The Revolution in Robotics

There are two parts to the revolution in robotics we are seeing.   

The first revolution in robotics is based on tech trends already underway.  

The inflection point for this revolution occurred in 2001, when the standard computer chip exceeded the intelligence of an insect. 

With chips like this, robots quickly became inexpensive, accessible, and powerful.  For example, an autopilot system that cost ten thousands of dollars a decade ago is now available for $30 and can run on a small amount of power.

Here's an example of what is possible with this revolution:

While this revolution is fairly dramatic, don't expect too much.  

The capabilities of these robots won't advance any faster than the ability of human beings to write code, design and build hardware, and build successful businesses to support than activity.  

This reliance on human design and development also means that progress in navigating, interacting with, and making sense of complex, dynamic environments will be slow and hardwon.   

The second revolution in robotics is different.  It will be much more dramatic in its impact.  It is based on exponential improvements in machine learning.

These advances make it possible for machines to learn behaviors that make it possible for robots accomplish tasks that only humans can do today -- like driving cars safely in urban traffic to providing physical assistance and medical support to homebound elderly.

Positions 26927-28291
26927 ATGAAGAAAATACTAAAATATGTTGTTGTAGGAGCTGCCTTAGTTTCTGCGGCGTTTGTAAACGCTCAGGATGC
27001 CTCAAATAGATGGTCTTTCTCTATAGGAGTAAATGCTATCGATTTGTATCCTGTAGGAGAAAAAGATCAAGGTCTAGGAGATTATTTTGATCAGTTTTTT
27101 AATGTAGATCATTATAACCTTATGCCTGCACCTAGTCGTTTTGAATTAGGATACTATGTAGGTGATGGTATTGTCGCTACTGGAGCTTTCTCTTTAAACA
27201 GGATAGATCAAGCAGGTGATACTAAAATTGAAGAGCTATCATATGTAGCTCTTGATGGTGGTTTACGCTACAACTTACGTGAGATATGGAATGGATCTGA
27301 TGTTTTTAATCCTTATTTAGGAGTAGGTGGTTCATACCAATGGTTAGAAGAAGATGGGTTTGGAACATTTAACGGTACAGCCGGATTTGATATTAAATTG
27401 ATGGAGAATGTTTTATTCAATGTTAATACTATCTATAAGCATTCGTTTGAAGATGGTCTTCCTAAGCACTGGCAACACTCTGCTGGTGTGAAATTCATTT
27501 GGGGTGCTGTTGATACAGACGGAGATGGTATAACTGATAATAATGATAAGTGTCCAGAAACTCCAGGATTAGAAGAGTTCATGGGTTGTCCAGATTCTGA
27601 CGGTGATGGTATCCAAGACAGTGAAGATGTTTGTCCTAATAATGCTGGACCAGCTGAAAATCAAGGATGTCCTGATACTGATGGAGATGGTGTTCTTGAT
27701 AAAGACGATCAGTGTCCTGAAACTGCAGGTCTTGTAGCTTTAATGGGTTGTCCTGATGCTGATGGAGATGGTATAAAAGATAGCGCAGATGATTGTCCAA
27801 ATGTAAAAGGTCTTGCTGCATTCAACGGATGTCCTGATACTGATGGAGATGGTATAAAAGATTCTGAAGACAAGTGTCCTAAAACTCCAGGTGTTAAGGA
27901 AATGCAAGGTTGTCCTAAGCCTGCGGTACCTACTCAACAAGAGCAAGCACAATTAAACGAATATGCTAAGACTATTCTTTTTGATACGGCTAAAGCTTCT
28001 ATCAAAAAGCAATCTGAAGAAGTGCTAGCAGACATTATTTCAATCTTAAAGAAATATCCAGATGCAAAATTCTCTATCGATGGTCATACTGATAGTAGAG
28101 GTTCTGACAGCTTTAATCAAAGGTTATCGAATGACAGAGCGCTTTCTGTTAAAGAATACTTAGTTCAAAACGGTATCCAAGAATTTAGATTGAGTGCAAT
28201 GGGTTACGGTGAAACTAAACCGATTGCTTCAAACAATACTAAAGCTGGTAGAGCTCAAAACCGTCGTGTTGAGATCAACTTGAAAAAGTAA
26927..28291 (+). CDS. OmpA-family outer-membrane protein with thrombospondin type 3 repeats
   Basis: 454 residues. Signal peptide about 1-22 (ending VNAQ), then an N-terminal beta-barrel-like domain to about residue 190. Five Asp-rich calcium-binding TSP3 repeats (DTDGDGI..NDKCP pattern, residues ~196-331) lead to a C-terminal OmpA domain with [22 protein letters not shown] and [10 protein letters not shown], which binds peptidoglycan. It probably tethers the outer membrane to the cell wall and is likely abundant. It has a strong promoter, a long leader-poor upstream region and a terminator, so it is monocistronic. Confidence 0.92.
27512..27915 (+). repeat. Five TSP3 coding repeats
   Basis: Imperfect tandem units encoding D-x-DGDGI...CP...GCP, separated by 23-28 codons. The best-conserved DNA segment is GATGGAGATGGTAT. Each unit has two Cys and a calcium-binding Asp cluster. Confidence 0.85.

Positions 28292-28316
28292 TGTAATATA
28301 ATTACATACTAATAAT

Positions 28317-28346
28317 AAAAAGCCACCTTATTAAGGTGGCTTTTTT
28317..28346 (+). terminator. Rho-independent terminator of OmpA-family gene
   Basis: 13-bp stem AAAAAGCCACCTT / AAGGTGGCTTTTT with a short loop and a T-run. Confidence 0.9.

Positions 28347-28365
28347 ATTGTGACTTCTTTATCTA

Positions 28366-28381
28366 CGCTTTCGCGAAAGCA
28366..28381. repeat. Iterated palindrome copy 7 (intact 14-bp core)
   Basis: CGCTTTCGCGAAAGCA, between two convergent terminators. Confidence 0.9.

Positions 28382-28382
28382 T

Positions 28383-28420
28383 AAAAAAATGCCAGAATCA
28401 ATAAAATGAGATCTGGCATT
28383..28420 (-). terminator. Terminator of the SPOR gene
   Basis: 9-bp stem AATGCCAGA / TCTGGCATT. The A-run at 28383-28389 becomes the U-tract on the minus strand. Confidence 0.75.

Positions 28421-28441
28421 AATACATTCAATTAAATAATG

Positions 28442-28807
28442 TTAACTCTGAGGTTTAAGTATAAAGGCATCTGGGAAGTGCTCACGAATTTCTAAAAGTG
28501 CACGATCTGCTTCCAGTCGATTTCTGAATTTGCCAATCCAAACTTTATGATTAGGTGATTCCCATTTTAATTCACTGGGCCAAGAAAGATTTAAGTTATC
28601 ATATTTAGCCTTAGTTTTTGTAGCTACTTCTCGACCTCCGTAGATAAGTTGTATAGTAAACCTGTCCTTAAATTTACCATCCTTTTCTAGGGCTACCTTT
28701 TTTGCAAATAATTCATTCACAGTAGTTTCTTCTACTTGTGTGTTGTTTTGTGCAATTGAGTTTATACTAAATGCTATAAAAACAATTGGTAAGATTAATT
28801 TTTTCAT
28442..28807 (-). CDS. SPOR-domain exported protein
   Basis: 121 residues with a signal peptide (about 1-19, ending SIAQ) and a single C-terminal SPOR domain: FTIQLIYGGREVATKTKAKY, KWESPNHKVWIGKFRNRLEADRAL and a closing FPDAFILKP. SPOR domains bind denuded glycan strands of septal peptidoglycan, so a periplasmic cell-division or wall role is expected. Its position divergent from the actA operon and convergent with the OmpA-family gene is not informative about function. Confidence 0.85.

Further, these cognitive machines will learn in days what it takes human developers months to accomplish (if they can do it all).  

In contrast to the previous revolution, this one will be amazing and traumatic at the same time.   

For example, this revolution in synthetic cognition has the potential to remake the modern economy as completely as industrial machinery and computation changed the agrarian economy of the 1700's.  

I've spent the last year thinking about how this machine learning revolution will change the way we fight wars and provide security.  

Happy Thanksgiving!

John Robb

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